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Amnesty International protests crackdown in Tibet

Amnesty International protests crackdown in Tibet

Amnesty International is joining nationwide vigils tomorrow, Wednesday 19 March, to protest China's violent crackdown on protesters in Tibet.

Amnesty International is calling on Chinese authorities to remove the shroud of secrecy surrounding recent protests, arguing that "human rights abuses flourish in the dark."

It wants an independent United Nations investigation into the events of the past week, and unimpeded access for media.

Amnesty International spokesperson Margaret Taylor warns that the current situation has all the ingredients for grave human rights violations to occur.

"A large number of troops have been deployed in the region. The Chinese authorities have a well documented history of treating independence protesters very harshly. And Amnesty International knows that where such volatile situations occur out of the public spotlight, the human rights of individuals are placed at very grave risk."

Taylor comments that Amnesty International has already received reports of an extremely worrying situation in Tibet.

"Eye-witness accounts received by Amnesty International have included disturbing details of excessive and lethal force against Tibetan protestors. An unknown number of protestors, many of them peaceful, have been severely beaten and/or detained across the capital. And those who remain at large have been threatened with being "severely punished" if they do not surrender."

New Zealand's role in speaking out about such alleged abuses is critical, says Taylor

"New Zealand is poised to become the first western country to sign a free trade agreement with China. This brings with it tremendous responsibilities. We need to demonstrate that engagement with China is an opportunity to influence China with regard to issues that are important to New Zealanders – and this includes a vision where human rights are respected for all."

"We encourage the New Zealand government to continue to speak out for human rights at every opportunity," Taylor says.


Amnesty International will have a presence at events occurring in Auckland: Aotea Square, 5:30pm Wellington: Parliament Grounds, 5:30pm Christchurch: Cathedral Square, 5:00pm Dunedin: Union Lawn, Otago University, 12:30pm See www.amnesty.org.nz for more details.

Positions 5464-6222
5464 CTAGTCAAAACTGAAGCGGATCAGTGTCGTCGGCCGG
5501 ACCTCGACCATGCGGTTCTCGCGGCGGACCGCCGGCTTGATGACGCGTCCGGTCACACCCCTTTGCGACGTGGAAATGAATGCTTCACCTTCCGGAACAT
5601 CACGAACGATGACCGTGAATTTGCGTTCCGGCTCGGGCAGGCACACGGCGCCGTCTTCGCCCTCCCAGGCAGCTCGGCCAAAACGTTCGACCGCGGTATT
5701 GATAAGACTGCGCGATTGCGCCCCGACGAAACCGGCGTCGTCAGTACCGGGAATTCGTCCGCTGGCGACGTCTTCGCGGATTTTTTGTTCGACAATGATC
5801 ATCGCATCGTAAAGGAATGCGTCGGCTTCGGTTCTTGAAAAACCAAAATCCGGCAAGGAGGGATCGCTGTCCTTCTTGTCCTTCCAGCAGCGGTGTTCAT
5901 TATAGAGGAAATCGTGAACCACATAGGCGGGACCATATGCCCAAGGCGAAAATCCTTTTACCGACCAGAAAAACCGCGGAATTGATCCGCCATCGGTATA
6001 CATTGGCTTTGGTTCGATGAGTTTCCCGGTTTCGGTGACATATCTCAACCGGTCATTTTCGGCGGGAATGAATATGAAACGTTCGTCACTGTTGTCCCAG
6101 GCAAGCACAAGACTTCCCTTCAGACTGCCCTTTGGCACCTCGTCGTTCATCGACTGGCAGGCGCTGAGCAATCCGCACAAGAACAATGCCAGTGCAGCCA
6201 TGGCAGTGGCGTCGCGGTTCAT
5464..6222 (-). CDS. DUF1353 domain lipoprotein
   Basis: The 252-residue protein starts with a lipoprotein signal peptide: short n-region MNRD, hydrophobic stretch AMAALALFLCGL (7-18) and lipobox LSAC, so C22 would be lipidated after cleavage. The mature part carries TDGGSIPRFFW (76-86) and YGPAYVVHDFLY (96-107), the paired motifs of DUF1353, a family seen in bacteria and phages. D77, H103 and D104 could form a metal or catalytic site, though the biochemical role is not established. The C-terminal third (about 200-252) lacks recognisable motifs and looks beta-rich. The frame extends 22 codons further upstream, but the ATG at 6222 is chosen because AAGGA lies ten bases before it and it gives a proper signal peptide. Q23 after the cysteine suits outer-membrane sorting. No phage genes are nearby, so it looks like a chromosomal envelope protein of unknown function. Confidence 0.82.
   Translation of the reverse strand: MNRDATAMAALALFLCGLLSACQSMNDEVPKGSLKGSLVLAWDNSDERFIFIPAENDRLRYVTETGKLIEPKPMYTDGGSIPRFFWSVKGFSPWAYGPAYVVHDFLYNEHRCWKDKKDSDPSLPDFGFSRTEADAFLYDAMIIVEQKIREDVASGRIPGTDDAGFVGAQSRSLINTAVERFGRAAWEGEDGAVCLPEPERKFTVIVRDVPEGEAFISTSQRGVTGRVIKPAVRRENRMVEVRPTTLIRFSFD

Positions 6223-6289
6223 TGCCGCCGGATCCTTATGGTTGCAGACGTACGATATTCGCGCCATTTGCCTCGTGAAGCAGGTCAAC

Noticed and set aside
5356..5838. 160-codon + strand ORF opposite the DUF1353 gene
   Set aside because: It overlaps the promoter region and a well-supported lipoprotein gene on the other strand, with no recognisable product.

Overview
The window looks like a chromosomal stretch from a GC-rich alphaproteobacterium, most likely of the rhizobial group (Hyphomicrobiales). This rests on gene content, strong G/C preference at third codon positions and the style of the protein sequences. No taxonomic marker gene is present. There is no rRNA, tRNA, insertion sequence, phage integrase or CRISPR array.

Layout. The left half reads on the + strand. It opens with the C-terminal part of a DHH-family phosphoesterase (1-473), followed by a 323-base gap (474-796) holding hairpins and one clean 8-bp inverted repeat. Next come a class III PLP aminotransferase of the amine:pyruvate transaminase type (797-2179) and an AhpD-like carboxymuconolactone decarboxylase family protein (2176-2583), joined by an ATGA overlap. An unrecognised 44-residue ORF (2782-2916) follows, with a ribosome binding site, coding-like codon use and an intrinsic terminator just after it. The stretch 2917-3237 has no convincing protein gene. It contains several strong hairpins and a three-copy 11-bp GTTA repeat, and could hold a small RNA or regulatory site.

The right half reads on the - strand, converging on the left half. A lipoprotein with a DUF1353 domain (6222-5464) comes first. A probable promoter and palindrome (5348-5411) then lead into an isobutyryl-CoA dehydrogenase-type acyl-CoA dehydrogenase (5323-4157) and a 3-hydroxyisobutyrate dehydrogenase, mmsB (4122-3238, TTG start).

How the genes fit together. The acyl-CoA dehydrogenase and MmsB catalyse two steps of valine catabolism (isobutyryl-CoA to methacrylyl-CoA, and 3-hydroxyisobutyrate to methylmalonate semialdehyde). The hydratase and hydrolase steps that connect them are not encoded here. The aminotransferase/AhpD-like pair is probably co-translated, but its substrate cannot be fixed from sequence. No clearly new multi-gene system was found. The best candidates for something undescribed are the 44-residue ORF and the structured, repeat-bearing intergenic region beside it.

BACKGROUND INFORMATION Protests started Monday 10th March when around 400 monks began a march from Drepung Monastery heading into central Lhasa, demanding the easing of a government-imposed campaign which forces monks to write denunciations of the Dalai Lama and subjects them to government political propaganda. Over 50 of them were arrested on the way to the city. Subsequent protests began in other monasteries in support of those detained, leading to more general unrest throughout Lhasa and in other parts of Tibet in which lay people joined in. Protests among Tibetans in the neighbouring provinces of Qinghai, Gansu and Sichuan have also been reported.

Police and military forces were reported to have fired teargas into crowds, beaten protestors and fired live ammunition in an attempt to disperse them. Protests in Lhasa turned violent, with some protestors setting fire to a police car, and specifically targeting and setting fire to Chinese-owned businesses. Official Chinese sources reported ten dead, largely businesspeople in Lhasa. There are unconfirmed reports of many more casualties.

Police and military forces have surrounded three major monasteries in the Lhasa area, confining monks inside and beating those who have attempted to leave. Monks from Sera monastery are reported to have started a hunger strike demanding the withdrawal of military forces from their monastery.

Peaceful protests by Tibetans have also occurred in India and Nepal. In India protestors intending to march to the Chinese border were subjected to a restraining order and detained. In Nepal, protests in Kathmandu were violently dispersed and demonstrators who were briefly detained reported being beaten and otherwise ill-treated.


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